You’re reading Significant Digits, a daily digest of the numbers tucked inside the news.
Justice Brett Kavanaugh wrote his first Supreme Court opinion, which is eight pages long. The decision, by a unanimous court, had to do with what USA Today called a “decidedly obscure arbitration case.” While reading his decision from the bench, Kavanaugh uttered the word “arbitrability” 13 times. Try saying that 13 times fast. [USA Today]
35 percent conservatives
According to new Gallup polling, 35 percent of Americans describe themselves as conservative, 35 percent as moderate and 26 percent as liberal. The gap between conservatives and liberals, however, has narrowed by 10 percentage points since the baseline measurements were taken in 1992. Self-identified liberals also outnumber conservatives in the 30-49 age bracket by 1 point — a recent development. [Gallup]
2.6 million fewer cancer deaths
Cancer deaths have declined 27 percent over 25 years, resulting in 2.6 million fewer cancer deaths, according to the American Cancer Society. This has been mostly thanks to efforts to reduce smoking, and to improved detection and treatment of cancer in its early stages. [The Wall Street Journal]
1,130 false or misleading statements
President Trump addressed the nation in prime time last night to talk about what he calls a “crisis” on the U.S.-Mexico border — it was his first Oval Office broadcast. In the days before, certain media types hemmed and hawed about the journalistic merits of airing such a speech given that Washington Post researchers determined that at least 1,130 of Trump’s statements about immigration have been false or misleading. In the end, however, CBS, NBC, ABC, PBS, Fox, CNN, MSNBC and Fox News, plus the websites of The Washington Post and The New York Times, aired the address live. [Columbia Journalism Review]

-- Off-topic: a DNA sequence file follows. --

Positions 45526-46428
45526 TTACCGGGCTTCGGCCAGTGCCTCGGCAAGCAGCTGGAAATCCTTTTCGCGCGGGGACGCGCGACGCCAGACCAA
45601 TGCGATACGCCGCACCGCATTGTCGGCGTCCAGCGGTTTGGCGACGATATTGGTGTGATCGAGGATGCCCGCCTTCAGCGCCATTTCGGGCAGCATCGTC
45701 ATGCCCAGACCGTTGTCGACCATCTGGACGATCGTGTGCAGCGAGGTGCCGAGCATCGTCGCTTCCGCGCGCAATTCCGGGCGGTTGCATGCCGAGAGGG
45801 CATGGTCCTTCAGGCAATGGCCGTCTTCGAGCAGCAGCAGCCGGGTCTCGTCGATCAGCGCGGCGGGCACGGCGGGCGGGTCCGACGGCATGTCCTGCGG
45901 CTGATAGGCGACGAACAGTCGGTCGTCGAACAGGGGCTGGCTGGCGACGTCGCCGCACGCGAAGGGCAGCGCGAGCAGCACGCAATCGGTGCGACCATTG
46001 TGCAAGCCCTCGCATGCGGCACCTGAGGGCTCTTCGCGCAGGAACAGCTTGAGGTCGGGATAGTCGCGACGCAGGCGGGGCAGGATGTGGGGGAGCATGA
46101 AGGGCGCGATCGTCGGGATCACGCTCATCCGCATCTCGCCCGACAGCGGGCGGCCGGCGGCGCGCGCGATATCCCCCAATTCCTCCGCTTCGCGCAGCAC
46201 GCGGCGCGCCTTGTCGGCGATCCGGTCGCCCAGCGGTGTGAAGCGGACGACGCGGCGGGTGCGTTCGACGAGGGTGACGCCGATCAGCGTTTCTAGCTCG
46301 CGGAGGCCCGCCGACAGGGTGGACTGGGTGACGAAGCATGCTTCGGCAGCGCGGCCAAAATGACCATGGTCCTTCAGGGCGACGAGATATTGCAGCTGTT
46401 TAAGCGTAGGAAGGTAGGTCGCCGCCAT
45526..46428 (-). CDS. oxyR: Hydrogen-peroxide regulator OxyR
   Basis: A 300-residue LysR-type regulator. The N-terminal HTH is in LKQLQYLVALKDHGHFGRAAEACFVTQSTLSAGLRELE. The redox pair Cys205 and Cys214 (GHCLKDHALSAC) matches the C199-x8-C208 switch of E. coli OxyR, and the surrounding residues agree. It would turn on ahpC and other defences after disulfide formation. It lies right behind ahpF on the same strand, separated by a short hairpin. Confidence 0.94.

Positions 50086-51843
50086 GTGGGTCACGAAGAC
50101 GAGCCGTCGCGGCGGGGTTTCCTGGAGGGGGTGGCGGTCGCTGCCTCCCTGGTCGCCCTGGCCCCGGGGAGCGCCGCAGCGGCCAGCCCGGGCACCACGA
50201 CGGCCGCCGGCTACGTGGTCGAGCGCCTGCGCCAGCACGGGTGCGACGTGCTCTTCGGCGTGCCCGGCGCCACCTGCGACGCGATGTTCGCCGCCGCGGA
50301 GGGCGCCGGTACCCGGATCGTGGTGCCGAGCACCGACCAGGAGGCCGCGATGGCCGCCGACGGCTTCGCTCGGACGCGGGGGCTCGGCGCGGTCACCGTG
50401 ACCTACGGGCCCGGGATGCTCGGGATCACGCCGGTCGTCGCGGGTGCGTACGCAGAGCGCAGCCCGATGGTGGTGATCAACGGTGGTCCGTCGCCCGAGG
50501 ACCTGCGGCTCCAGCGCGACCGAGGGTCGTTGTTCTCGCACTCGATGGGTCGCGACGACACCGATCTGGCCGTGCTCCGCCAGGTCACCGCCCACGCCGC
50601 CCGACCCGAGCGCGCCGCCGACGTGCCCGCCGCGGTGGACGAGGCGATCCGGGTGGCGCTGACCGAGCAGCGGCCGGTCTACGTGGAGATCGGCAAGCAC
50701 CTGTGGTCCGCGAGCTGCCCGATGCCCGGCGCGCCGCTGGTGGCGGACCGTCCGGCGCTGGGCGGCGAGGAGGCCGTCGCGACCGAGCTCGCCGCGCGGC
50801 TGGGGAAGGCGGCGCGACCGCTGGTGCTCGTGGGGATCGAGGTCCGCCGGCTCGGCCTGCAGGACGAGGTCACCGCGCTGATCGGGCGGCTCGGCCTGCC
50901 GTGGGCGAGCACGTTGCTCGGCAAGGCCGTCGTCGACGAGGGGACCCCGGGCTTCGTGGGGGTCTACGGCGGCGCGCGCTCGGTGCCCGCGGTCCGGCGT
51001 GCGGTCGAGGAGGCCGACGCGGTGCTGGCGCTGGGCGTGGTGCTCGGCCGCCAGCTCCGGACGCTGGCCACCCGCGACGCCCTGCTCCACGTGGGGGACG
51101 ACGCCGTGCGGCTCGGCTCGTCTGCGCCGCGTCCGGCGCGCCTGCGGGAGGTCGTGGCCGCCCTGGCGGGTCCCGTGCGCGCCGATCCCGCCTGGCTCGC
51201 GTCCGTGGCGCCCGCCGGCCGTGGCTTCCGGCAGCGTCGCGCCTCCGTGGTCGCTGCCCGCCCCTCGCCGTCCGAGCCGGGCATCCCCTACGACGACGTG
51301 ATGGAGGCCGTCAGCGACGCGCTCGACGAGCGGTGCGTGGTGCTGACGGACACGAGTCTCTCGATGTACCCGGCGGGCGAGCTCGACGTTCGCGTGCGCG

12 staffing changes
The turnover in President Trump’s Cabinet has been unprecedented in recent history, my colleague Nathaniel Rakich writes. As of yesterday, there had been 12 staffing changes in his Cabinet. In second place at this point in his administration was Bill Clinton, with only six. [FiveThirtyEight]
3.4 percent rise
Emissions of carbon dioxide in the U.S. increased some 3.4 percent last year, according to a study by an independent economic research firm. The finding, wrote The Washington Post, highlights how the United States “has all but abandoned efforts to mitigate the effects of a warming world.” [The Washington Post]
Love digits? Find even more in FiveThirtyEight’s book of math and logic puzzles, “The Riddler.” It’s in stores now! I hope you dig it.
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